Well, for a general ASG, the symmetric group $S_{n}$ is almost simple for $n > 4,$ and there is usually no prime $p$ for which property 1 above holds. For example, if the $p$-subgroup $X$ fixes more than $4$ points, $C_{S}(X)$ will have an alternating group as a component. It is possible to work out the order of the largest Sylow subgroup of $S_{n}$ or $A_{n}.$ This is often, but not always, the Sylow $2$-subgroup. However, in $A_{9},$ for example, a Sylow $3$-subgroup has order $81$ and a Sylow $2$-subgroup has order $64.$

As for the ASGs of Lie type, the outer automorphism groups of their generalized Fitting subgroups are solvable. This means that for a $p$-subgroup $X$ of simple $S$ which is $F^{*}(A)$ for some ASG $A$, any component of $C_{A}(X)$ would already be contained in $C_{S}(X)$ as $C_{A}(X)/C_{S}(X)$ is solvable. Hence in Lie type characteristic $p$ ASGs groups, we still have $F^{*}(C_{A}(X) ) = F(C_{A}(X))$ for $p$-subgroups $X.$ It is unusual, but there may be examples where $O_{q}(C_{A}(X)) \neq 1$ for some prime $q \neq p,$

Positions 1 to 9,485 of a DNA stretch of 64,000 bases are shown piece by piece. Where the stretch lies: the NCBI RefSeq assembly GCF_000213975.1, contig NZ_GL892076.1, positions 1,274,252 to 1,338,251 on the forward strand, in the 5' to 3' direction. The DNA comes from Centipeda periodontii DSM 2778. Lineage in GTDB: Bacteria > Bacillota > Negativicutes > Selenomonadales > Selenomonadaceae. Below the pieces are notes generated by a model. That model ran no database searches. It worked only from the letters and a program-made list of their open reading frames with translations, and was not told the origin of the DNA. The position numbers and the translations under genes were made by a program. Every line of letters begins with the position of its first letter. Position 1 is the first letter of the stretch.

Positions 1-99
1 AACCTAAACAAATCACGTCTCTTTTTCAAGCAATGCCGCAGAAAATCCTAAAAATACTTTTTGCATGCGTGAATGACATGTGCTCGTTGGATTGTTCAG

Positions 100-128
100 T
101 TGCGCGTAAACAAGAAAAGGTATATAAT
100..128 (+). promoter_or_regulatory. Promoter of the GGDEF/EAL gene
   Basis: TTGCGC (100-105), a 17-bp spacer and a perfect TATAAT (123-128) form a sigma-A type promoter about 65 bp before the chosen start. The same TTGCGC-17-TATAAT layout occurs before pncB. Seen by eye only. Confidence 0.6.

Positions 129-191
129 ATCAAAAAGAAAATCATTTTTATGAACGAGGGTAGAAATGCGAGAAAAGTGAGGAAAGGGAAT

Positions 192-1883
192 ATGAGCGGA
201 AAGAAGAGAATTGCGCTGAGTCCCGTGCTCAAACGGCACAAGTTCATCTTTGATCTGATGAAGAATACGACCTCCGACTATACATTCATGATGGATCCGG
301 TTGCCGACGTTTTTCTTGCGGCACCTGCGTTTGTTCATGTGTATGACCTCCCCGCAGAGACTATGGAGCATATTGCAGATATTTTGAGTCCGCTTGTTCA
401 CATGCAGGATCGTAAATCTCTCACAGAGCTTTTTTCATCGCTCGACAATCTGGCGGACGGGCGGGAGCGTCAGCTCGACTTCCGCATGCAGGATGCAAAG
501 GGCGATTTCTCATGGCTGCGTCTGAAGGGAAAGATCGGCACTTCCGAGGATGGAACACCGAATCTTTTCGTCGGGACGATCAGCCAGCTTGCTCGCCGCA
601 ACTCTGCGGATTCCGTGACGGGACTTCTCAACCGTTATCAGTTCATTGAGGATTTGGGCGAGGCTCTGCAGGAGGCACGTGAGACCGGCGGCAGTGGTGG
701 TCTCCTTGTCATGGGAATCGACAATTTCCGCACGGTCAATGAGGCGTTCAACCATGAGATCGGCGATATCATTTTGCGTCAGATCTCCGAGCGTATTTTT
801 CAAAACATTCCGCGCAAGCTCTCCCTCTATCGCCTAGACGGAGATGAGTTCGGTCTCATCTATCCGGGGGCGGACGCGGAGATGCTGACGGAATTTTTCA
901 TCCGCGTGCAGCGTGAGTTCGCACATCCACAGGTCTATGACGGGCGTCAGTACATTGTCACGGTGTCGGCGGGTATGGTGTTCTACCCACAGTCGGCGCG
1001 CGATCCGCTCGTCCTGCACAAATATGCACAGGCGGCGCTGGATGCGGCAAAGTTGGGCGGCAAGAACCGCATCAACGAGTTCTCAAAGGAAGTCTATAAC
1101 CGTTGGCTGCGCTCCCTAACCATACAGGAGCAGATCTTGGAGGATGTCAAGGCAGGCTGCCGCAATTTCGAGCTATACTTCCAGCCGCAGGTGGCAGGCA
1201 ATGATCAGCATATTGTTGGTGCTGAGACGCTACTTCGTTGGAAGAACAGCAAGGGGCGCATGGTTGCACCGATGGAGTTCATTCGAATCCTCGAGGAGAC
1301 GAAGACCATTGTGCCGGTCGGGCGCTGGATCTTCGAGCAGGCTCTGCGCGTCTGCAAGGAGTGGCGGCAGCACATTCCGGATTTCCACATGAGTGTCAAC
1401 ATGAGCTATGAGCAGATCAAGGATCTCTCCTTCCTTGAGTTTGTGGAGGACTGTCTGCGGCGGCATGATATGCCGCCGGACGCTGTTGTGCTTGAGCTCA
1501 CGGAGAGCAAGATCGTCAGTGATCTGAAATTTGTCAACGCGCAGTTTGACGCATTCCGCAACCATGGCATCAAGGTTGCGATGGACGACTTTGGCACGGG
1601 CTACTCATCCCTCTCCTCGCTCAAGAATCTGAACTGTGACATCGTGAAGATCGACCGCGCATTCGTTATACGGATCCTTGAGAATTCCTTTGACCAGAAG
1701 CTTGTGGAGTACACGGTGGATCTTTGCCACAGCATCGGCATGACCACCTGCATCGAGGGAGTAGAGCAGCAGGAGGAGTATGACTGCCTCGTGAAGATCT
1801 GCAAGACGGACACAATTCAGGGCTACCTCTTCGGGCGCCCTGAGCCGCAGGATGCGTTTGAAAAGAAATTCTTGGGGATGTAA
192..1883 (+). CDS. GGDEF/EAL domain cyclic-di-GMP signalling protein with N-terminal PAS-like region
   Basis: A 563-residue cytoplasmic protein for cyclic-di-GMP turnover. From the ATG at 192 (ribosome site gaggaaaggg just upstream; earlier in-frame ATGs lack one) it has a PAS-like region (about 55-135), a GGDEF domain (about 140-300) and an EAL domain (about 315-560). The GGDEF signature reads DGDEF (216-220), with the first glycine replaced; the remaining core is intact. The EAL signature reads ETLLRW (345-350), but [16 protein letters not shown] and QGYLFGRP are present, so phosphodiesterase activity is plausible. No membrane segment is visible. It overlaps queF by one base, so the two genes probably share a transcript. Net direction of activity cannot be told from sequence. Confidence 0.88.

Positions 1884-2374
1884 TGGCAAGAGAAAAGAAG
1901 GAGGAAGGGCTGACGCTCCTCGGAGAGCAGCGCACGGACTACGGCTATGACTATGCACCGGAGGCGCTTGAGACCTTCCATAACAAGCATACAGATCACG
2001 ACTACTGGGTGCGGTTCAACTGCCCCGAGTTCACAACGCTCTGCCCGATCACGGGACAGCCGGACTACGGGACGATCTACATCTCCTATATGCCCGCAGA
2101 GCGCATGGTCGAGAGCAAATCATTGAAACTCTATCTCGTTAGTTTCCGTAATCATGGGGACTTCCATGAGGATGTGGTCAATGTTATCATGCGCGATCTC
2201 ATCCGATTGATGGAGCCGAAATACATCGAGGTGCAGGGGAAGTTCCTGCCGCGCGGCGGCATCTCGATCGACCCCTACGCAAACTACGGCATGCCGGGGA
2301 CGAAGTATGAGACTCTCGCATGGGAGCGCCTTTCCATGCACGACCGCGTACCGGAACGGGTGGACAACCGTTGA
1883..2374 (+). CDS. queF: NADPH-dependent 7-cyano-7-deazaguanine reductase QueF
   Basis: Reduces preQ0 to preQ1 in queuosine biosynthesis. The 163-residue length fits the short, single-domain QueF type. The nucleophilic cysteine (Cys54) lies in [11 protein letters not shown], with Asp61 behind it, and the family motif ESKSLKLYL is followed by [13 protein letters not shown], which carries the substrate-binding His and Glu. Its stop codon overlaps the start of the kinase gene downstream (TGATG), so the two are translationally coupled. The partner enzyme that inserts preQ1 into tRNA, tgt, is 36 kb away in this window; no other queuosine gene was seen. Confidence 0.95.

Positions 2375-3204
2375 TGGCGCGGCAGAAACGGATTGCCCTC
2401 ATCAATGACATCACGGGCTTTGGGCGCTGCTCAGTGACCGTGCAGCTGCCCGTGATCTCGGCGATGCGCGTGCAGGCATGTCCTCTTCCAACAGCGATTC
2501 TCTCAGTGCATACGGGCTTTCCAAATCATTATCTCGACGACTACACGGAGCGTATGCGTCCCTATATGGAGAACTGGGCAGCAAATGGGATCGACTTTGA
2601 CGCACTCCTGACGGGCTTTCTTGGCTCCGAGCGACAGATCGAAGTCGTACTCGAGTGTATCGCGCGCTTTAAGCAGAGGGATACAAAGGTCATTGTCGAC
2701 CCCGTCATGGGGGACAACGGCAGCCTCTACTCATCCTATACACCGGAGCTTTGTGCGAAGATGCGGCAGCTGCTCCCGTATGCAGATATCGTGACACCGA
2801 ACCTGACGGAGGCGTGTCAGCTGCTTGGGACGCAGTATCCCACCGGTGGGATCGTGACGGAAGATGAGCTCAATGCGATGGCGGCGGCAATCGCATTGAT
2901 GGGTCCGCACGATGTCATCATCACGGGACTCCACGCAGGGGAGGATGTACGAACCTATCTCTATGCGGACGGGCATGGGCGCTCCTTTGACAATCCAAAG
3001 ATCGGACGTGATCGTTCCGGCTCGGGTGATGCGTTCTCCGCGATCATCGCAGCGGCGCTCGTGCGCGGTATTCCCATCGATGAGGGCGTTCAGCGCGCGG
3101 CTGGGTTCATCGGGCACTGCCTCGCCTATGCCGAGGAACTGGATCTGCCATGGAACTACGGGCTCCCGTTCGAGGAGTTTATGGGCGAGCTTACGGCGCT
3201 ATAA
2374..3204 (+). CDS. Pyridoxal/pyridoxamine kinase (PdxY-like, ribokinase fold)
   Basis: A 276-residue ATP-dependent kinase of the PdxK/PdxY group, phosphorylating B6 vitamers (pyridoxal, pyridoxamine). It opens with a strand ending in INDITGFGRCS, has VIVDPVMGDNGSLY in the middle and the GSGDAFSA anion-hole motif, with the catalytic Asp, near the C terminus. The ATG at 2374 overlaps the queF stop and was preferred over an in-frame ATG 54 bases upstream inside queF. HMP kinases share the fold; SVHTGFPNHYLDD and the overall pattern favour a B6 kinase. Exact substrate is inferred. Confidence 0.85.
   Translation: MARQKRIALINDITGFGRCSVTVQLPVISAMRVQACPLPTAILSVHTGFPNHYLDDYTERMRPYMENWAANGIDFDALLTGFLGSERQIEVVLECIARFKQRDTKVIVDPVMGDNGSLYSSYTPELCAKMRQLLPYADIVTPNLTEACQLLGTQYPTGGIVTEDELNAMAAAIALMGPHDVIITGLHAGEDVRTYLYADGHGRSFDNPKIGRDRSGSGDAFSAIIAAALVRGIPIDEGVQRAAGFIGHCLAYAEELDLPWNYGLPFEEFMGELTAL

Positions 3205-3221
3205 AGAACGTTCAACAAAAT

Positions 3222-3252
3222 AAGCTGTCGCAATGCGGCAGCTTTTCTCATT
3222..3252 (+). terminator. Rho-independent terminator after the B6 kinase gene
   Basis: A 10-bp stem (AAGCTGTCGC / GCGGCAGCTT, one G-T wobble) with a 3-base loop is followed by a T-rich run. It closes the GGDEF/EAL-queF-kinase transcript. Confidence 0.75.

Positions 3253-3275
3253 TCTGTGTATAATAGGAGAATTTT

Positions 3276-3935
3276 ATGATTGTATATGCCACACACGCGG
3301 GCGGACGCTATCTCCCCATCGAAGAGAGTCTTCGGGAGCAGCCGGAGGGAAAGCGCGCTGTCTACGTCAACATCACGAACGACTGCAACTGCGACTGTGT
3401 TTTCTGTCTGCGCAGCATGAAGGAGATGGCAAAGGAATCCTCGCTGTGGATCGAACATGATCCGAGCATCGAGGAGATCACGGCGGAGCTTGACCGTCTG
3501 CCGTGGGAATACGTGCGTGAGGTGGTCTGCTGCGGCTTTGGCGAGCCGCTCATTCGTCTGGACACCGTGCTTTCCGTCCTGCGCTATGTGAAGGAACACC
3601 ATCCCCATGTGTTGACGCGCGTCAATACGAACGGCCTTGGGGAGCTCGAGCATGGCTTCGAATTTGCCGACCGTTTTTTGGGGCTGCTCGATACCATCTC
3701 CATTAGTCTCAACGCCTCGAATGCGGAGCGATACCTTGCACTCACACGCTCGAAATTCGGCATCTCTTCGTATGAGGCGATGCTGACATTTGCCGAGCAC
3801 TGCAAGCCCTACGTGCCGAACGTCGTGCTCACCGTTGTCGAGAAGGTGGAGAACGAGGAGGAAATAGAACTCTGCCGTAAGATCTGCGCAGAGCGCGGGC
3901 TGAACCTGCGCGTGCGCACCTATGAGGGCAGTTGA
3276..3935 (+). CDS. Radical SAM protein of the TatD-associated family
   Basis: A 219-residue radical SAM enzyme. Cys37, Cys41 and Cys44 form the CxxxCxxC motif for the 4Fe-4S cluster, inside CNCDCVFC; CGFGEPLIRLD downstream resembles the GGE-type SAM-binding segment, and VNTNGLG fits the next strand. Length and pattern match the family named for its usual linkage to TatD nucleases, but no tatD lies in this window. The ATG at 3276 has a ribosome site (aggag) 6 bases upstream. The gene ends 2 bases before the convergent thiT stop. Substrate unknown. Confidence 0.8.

but they should be well understood and documented, eg in Lyons Solomon books.

As for the last question, the outer automorphism group of a non-Abelian simple group is very well understood, assuming the classification of finite simple groups,(see the Atlas of Finite Groups for example) so it is easy to compare the order of any Sylow subgroup of an almost simple group and a Sylow subgroup of its generalized Fitting subgroup, since the almost simple group only differs from its generalized Fitting subgroup by the inclusion of outer automorphisms of its generalized Fitting subgroup.

*Answer to comment by user44924* : In the discussion of $p$-constraint above, I was considering $X$ as a subgroup of $S.$ If $X$ is a subgroup of $A$ with $Y = X \cap S \neq 1,$ then $C_{A}(X) \leq C_{A}(Y)$ and nothing much changes. However, if $X \cap S = 1$ ( a relatively rare situation, since we are talking of a characteristic $p$ Lie type group admitting an outer automorphism of order $p,$ and for large primes $p,$ this can only come from a field automorphism) things can be different. For example, if $x$ is a field automorphism of order $p$ of $S = {\rm PSL}(n,p^{p}),$ then $C_{S}(x) = {\rm PSL}(n,p),$ so $C_{S}(x)$ does have a component when $p > 3$ for example.